Whatever the truth of his motivation, Mao Zedong’s relation with Nikita Khrushchev started showing clear signs of strain from 1956. Shortly after Khrushchev’s February 1956 de-Stalinization speech, China’s flagship daily newspaper, People’s Daily, published a lengthy, unsigned theoretical article which defended Stalin as an ‘outstanding Marxist-Leninist fighter’ and refuted Khrushchev’s verbal attack on Stalin.
Mao, Khrushchev, and a Series of Misgivings
While acknowledging that Stalin had made some serious mistakes, the People’s Daily article defended the historical contribution of strong leaders: ‘Marxist-Leninists hold that leaders play a big role in history … It is utterly wrong to deny the role of the individual, the role of forerunners, and the role of leaders.’ Though Mao did not personally write this article, he did sign off on it.
In the aftermath of the Hungarian revolt of 1956, Mao’s relations with the Soviet Union leader grew even more strained. He sharply criticized the Russians for sending Soviet tanks into Budapest without first consulting with other members of the Socialist camp.
In Mao’s view, such Soviet unilateralism violated the spirit of fraternal consultation and deliberation and was symptomatic of Khrushchev’s growing attitude of ‘great-nation Chauvinism’.
This is a transcript from the video series The Fall and Rise of China. Watch it now, on Wondrium.
Peace, an Absurd Road to Victory
At a November 1956 meeting of the Chinese Communist Party Central Committee, Mao openly voiced his concern over the implications of Khrushchev’s February speech; and for the very first time, he issued a critique of another one of the Soviet leader’s recent ideological pronouncements, to wit, Khrushchev’s claim that in the era of nuclear weapons, socialism could achieve victory peacefully, through parliamentary means, without necessitating revolutionary armed struggle.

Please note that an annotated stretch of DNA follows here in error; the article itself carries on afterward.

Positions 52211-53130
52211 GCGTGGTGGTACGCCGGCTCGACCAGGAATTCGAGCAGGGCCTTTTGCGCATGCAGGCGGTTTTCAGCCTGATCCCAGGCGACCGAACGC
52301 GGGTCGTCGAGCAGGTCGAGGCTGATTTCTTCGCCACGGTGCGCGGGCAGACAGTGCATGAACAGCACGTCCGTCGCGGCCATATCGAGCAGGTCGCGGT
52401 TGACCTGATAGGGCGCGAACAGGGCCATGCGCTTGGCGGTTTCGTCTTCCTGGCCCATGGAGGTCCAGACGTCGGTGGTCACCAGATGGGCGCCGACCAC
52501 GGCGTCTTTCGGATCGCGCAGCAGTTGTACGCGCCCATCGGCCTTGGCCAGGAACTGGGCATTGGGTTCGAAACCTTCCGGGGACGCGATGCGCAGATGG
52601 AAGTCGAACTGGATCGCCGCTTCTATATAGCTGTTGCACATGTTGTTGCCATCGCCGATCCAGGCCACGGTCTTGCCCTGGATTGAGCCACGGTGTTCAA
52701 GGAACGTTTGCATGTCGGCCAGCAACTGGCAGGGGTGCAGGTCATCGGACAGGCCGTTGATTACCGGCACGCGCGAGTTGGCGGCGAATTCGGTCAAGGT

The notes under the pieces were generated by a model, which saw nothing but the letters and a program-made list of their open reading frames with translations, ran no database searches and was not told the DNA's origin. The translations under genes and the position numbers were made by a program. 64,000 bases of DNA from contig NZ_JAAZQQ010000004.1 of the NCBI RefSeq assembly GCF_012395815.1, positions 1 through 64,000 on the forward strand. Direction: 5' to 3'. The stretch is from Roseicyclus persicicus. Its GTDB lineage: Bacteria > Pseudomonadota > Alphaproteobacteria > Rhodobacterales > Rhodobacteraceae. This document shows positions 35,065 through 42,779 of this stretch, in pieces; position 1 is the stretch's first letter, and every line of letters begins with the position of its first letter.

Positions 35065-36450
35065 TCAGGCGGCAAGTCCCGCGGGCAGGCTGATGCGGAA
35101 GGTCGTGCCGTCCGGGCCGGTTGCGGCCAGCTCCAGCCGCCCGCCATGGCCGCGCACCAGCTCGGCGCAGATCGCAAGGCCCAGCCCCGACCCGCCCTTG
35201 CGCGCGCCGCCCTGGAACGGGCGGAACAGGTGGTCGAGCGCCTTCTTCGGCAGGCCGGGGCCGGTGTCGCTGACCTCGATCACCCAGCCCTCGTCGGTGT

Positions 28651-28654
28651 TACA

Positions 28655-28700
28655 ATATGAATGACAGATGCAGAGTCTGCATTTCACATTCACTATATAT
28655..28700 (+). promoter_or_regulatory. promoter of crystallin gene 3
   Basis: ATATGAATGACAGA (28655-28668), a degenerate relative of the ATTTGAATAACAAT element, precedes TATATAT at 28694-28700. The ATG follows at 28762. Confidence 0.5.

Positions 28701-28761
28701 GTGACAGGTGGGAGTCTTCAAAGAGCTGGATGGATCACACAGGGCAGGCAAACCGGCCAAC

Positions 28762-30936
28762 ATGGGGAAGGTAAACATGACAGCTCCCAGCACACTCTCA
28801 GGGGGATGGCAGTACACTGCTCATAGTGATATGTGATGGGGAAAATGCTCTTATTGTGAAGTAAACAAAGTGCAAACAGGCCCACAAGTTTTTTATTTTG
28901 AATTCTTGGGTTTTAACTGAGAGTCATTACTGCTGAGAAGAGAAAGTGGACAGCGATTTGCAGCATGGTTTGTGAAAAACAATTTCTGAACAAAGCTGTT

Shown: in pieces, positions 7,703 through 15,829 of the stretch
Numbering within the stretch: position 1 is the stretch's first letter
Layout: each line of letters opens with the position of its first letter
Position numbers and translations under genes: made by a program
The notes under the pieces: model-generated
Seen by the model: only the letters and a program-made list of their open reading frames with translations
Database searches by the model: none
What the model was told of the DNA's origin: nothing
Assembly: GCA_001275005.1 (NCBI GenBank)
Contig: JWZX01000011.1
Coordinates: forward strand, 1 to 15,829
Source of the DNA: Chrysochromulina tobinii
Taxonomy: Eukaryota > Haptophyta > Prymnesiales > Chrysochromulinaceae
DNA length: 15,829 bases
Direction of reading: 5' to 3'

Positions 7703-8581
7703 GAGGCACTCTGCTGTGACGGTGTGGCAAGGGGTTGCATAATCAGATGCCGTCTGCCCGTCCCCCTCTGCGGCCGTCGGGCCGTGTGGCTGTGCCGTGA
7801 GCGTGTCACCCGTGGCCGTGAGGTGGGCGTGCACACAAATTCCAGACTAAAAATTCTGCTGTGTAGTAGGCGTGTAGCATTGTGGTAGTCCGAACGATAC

To Mao, the idea of a ‘parliamentary road to socialism’ smacked of heresy since it directly contradicted a principal axiom of Lenin’s theory of imperialism, namely, the inevitability of war. In an obvious angry fit, Mao complained to his comrades:
The Sword of Stalin has been abandoned by the Russians … As for the sword of Lenin, has it too now been abandoned? … In my view, it has … to a considerable extent … Khrushchev’s report … says it is possible to gain political power by the parliamentary road, [and that] it is no longer necessary for all countries to learn from the October Revolution. Once this gate is thrown open, Leninism, by and large, is thrown out.
Now, up to this point, Mao’s quarrel with Khrushchev had been kept separate and distinct from his rising alarm over the nefarious activities of rich peasants and bourgeois intellectuals at home. But, over the next few months, these two different concerns would begin to converge.
Mao’s Modern Revisionism
Increasingly, Mao viewed Khrushchev’s abandonment of the Leninist principles of revolution and war as the flip side of China’s own intensifying class struggle. To these twin heresies, Mao now affixed a new label. He called them ‘modern revisionism’ (xiandai xiuzheng zhuyi).
Mao defined modern revisionism as the abandonment of core Marxist-Leninist principles, and he traced its origins to a resurgence of bourgeois ideology and liberalism in the post-revolutionary socialist society.